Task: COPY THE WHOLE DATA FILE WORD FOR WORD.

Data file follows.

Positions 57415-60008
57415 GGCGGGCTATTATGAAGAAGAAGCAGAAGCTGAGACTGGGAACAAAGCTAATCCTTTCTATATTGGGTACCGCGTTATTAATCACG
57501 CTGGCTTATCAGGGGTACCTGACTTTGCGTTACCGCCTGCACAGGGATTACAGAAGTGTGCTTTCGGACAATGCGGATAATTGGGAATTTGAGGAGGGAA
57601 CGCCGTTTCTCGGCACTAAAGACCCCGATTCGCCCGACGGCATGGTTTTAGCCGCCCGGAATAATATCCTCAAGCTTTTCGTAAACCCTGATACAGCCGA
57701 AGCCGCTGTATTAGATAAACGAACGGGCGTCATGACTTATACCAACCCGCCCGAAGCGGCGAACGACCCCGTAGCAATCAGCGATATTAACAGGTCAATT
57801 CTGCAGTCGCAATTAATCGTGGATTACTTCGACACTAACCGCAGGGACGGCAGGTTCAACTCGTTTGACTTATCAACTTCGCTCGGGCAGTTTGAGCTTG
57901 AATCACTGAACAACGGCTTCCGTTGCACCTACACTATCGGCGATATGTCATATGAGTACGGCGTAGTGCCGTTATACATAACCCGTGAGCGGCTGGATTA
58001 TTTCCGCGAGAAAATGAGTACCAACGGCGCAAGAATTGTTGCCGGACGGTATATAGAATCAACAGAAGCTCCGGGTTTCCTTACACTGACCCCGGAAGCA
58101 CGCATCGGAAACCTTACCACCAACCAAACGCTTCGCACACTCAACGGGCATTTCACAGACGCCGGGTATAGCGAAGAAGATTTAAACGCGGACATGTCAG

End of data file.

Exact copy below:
Positions 57415-60008
57415 GGCGGGCTATTATGAAGAAGAAGCAGAAGCTGAGACTGGGAACAAAGCTAATCCTTTCTATATTGGGTACCGCGTTATTAATCACG
57501 CTGGCTTATCAGGGGTACCTGACTTTGCGTTACCGCCTGCACAGGGATTACAGAAGTGTGCTTTCGGACAATGCGGATAATTGGGAATTTGAGGAGGGAA
57601 CGCCGTTTCTCGGCACTAAAGACCCCGATTCGCCCGACGGCATGGTTTTAGCCGCCCGGAATAATATCCTCAAGCTTTTCGTAAACCCTGATACAGCCGA
57701 AGCCGCTGTATTAGATAAACGAACGGGCGTCATGACTTATACCAACCCGCCCGAAGCGGCGAACGACCCCGTAGCAATCAGCGATATTAACAGGTCAATT
57801 CTGCAGTCGCAATTAATCGTGGATTACTTCGACACTAACCGCAGGGACGGCAGGTTCAACTCGTTTGACTTATCAACTTCGCTCGGGCAGTTTGAGCTTG
57901 AATCACTGAACAACGGCTTCCGTTGCACCTACACTATCGGCGATATGTCATATGAGTACGGCGTAGTGCCGTTATACATAACCCGTGAGCGGCTGGATTA
58001 TTTCCGCGAGAAAATGAGTACCAACGGCGCAAGAATTGTTGCCGGACGGTATATAGAATCAACAGAAGCTCCGGGTTTCCTTACACTGACCCCGGAAGCA
58101 CGCATCGGAAACCTTACCACCAACCAAACGCTTCGCACACTCAACGGGCATTTCACAGACGCCGGGTATAGCGAAGAAGATTTAAACGCGGACATGTCAG